By Father Kenneth Doyle
Catholic News Service
Q. Why do names of churches have to change when parishes merge? I understand that they might not want to have a St. Mary’s/St. Joseph’s, but the new names are nothing like what we were used to; they are more complicated and difficult to remember. (Latham, New York)
A. Names of churches do not necessarily have to change when parishes merge, and in fact in many instances, the name chosen for the new, merged parish is a combination of the former ones – as you indicate, “St. Mary’s/St. Joseph’s.”
The new title may be selected by the parishioners of the newly merged parish, with the approval of the diocesan bishop. It can be named after: the Holy Trinity; the Holy Spirit or the angels; Christ, invoked under one of the mysteries of his life; Mary, under one of her traditional titles; or a canonized or beatified saint.
My own experience several years ago might be helpful here: The church a mile down the street from us closed and merged with our own to create a new parish.
Parishioners felt generally that a hyphenated title that would combine the two former names might perpetuate division in the parish; in this, they were supported by a document on mergers issued by our diocese that asked that “a new patron not be a combination of the older names, since a new entity is being formed.”
Parishioners of both parishes voted on the same weekend for a name, which was then approved by our bishop. (The title chosen was “Mater Christi,” the name of our former diocesan seminary that stood within the boundaries of the new parish.)
You are correct that such mergers can result in a host of new titles, which initially can cause some confusion – particularly when people are trying to track down their sacramental records. But the upside is that people learn about new saints and new mysteries of their faith. (In our own diocese we now have parishes with such names as Christ Our Light, Our Lady of Hope and Saint Kateri Tekakwitha.)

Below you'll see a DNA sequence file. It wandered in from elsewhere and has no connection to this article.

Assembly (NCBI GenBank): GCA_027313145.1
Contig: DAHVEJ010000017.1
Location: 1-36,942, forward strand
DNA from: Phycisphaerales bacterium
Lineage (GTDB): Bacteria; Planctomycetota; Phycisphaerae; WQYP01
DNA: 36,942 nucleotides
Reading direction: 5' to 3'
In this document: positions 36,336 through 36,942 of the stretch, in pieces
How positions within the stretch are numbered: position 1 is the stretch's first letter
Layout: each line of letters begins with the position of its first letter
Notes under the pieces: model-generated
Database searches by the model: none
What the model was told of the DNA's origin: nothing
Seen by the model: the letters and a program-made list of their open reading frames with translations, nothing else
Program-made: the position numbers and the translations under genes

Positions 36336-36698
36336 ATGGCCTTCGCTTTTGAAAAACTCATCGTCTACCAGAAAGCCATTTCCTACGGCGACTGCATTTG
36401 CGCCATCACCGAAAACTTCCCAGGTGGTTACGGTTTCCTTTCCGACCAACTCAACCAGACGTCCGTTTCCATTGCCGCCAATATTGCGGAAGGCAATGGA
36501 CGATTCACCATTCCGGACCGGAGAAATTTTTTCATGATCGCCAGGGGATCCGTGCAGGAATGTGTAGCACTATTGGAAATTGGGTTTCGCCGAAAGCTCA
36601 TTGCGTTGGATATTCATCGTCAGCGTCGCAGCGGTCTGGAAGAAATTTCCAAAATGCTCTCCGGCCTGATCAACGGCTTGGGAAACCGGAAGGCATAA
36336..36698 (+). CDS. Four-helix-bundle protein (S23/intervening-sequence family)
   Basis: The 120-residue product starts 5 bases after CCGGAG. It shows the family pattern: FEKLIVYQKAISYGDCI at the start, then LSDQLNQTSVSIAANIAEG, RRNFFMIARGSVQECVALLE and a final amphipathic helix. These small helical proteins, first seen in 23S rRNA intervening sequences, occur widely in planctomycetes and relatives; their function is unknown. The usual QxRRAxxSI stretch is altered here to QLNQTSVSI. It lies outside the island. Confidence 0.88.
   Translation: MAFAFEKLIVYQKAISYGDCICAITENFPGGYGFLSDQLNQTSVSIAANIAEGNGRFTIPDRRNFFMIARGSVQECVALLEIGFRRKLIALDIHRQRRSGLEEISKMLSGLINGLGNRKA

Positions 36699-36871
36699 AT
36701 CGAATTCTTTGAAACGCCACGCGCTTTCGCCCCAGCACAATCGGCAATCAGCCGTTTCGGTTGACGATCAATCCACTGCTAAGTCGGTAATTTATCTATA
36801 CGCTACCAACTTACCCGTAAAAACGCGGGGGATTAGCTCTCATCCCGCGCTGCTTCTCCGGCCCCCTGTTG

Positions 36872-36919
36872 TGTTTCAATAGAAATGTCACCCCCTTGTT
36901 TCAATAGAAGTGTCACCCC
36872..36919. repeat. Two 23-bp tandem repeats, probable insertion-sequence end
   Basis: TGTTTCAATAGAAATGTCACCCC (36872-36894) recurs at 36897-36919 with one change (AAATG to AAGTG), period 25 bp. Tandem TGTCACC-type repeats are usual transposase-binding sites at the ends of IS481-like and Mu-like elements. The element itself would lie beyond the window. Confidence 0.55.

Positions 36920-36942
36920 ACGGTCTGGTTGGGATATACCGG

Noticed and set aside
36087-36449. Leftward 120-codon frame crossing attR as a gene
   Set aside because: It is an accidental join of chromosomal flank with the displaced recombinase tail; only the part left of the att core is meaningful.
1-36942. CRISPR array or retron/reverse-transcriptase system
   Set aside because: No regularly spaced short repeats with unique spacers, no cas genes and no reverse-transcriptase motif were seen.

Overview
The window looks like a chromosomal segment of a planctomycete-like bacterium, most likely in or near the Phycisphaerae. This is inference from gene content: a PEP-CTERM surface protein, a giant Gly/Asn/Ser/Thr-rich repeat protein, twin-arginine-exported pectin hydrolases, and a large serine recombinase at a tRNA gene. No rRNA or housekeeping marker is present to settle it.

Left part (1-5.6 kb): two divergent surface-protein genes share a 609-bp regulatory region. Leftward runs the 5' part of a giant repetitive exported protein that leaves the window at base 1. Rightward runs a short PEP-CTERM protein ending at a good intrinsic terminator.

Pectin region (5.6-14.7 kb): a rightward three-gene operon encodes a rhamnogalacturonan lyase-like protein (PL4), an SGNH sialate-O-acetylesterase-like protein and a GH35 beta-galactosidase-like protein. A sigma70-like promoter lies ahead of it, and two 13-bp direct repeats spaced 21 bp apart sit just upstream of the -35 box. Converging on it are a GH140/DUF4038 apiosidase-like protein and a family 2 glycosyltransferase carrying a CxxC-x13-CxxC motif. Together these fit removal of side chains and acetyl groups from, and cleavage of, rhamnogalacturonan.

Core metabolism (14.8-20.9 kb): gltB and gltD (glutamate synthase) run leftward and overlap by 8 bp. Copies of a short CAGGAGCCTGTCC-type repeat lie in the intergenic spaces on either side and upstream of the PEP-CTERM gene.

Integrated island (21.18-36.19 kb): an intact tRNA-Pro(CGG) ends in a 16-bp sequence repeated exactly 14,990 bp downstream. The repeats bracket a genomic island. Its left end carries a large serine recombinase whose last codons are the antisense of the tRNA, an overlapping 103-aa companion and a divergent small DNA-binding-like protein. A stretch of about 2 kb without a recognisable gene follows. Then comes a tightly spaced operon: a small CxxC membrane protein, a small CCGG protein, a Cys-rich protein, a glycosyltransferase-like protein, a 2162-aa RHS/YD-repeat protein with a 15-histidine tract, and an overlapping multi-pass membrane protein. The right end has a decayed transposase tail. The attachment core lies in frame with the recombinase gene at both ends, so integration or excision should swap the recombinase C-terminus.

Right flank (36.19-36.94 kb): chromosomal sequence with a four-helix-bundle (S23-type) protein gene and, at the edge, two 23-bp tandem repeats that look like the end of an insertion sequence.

Q. In my parish, there is an appreciation dinner every year for high-end donors, by invitation only. (I would estimate that anywhere from 5 to 7 percent of parishioners attend.) But among the invitees I have not seen people who devote a lot of time working for the parish community but can’t afford to contribute enough money to be eligible for the “dinner club.”
It strikes me that such fundraising techniques might be appropriate for some other charitable organizations but not for the Catholic Church. As Christians, we are taught to place spiritual values over material ones. It calls to mind the parable of the poor widow who put two small coins into the temple treasury and whom Jesus called more worthy than all the rest. Any thoughts? (Georgia)
A. On occasion, I choose a letter for this column not so much to answer the question posed, but to present what I think is a writer’s very valid concern – hoping that it will prompt some reflection among readers. So it is with today’s query.
The situation presented gives a glimpse into the difficult but perennial balancing act between the practicalities of life and what might constitute the ideal.
One of a pastor’s responsibilities is to keep a parish afloat financially. The parish provides spiritual enlightenment, pastoral support, educational opportunities and social services to the poor and vulnerable.
To do all of that requires staff and takes money. Fundraisers have long recognized that, while most people are genuinely unselfish in wanting to help, purse strings can be loosened a bit when a donor is recognized and thanked.
But the letter writer points out correctly that there are many ways to serve a parish. We priests are forever reminding our congregations that their generosity can be expressed by sharing “time, talent or treasure.” So why not recognize all three ways of giving?
In the parish from which I recently retired, we scheduled an annual “Volunteers’ Dinner” to which dozens of people were invited who had offered their help in a wide range of parish programs and projects – catechists; lectors, ushers and eucharistic ministers; parish council and school board members; home visitors; food pantry workers, etc.
Questions may be sent to Father Kenneth Doyle at email@example.com and 30 Columbia Circle Dr. Albany, New York 12203.
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